The Arthurian Legend comes to America with Mark Twain’s A Connecticut Yankee in King Arthur’s Court.
The story of King Arthur moves into the Victorian Age, where it is revitalized by Walter Scott and Alfred Tennyson.
Most people today know the story of King Lear from Shakespeare’s tragic play. But the original story actually comes from the medieval period, and it actually has a very happy ending.
Written sometime around 1468 amidst the gathering dusk of the medieval period Le Morte d’Arthur was an ambitious attempt to forge the self-contained, tonally dissonant, and sometimes contradictory fragments of the Arthurian legends’ broad canon into a single cohesive work.
As far as Arthurian literature was concerned, the fourteenth century was a time of spinoffs and magic, of original characters and adventure; and the greatest of these tales was Perceforest.
In the medieval tradition, Merlin was created by demons to bring about the downfall of Christianity.
King Edward I of England found not only a role model but a political tool every bit as puissant as the legendary king himself.
The latest filmed adaptation of the Arthurian legend is Cursed, released earlier this month on Netflix. How good is this series, and how does it portray the Middle Ages?
Today, being the world’s only Lancelot wall paintings preserved in situ, the Siedlęcin set ranks among the most outstandingly complete and well preserved in Europe.
Mary Stewart’s rather well known Arthurian trilogy-with-extra-volumes used a sub-Roman British setting, and placed an entirely twelfth century story of Arthur into it.
A third of the way through La mort le roi Artu (c.1230), an early thirteenth-century Old French prose romance that concludes the Lancelot Grail Cycle, ‘the greatest misadventure in the world’ takes place at Camelot, the court of King Arthur of Logres.
This week is all about King Arthur and his Knights on The Medieval Podcast.
Listen to the story of Lanval, a knight of the Round Table who is loved by a mysterious lady of the Otherworld – for better and for worse.
Interestingly, the writers of each new version of the Arthurian legend have chosen Merlin as their avatar: he functions in each text as historian, author, and prophet.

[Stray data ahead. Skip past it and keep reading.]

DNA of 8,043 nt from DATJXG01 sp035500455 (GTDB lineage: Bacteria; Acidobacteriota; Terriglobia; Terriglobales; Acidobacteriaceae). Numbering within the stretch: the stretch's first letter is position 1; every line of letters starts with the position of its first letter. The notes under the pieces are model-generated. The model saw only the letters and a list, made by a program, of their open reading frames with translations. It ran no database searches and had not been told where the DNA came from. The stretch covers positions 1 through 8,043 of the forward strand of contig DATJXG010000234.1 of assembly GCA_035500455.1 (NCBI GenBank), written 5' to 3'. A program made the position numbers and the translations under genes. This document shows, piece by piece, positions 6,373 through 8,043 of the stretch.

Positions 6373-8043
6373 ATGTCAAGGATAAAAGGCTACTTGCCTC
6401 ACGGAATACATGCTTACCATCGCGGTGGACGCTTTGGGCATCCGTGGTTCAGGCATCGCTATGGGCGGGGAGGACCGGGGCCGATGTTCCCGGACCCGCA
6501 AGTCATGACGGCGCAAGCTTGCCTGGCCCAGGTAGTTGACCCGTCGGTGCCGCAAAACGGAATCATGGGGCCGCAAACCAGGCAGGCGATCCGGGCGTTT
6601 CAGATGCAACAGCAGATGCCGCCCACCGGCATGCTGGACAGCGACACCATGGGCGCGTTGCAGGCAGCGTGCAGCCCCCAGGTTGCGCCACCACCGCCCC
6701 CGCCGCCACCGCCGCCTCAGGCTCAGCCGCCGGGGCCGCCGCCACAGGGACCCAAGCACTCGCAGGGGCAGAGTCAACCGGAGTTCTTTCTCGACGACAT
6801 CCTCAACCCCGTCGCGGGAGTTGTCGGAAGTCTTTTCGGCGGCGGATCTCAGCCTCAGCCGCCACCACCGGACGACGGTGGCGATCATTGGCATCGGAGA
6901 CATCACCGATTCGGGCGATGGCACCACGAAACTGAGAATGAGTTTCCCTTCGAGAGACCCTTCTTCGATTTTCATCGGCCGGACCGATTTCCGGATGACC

Arthurian horror is a thing.
King Arthur goes on a quest to learn ‘the nature or the heart of a woman’. What did he find out?
The secret to enduring popularity, clever marketers tell us, is changing just enough to stay relevant. Since the Early Middle Ages, no one has done that better than King Arthur.
“I’ve never feared for myself any more than I did when I was entangled with that devil…”
In medieval literature boars made teh perfect enemies that the hero must conquer in order to complete their quest.
Here we are in 2019 still discussing the possibility of an historical King Arthur. How and why that is the case is a fascinating story told expertly by the historian Nicholas J. Higham in King Arthur: The Making of a Legend,
I would suggest that post-Roman Britain is one of those periods in which there is a particular intimacy to the relationship between history and historical fiction.
Chances are good that unless you’re a scholar of Welsh literature, Arthurian legend, or early Scottish history, you’ve never heard of a Welsh poem called “Y Gododdin” (“The Gododdin,” in English).
From Merlin and Morgan le Fay to Here Lies Arthur. Minjie Su covers Here Be Dragons at the University of Oxford.
Gerald of Wales tells the story of a remarkable discovery at Glastonbury Abbey in the late twelfth-century. Had the remains of King Arthur been found?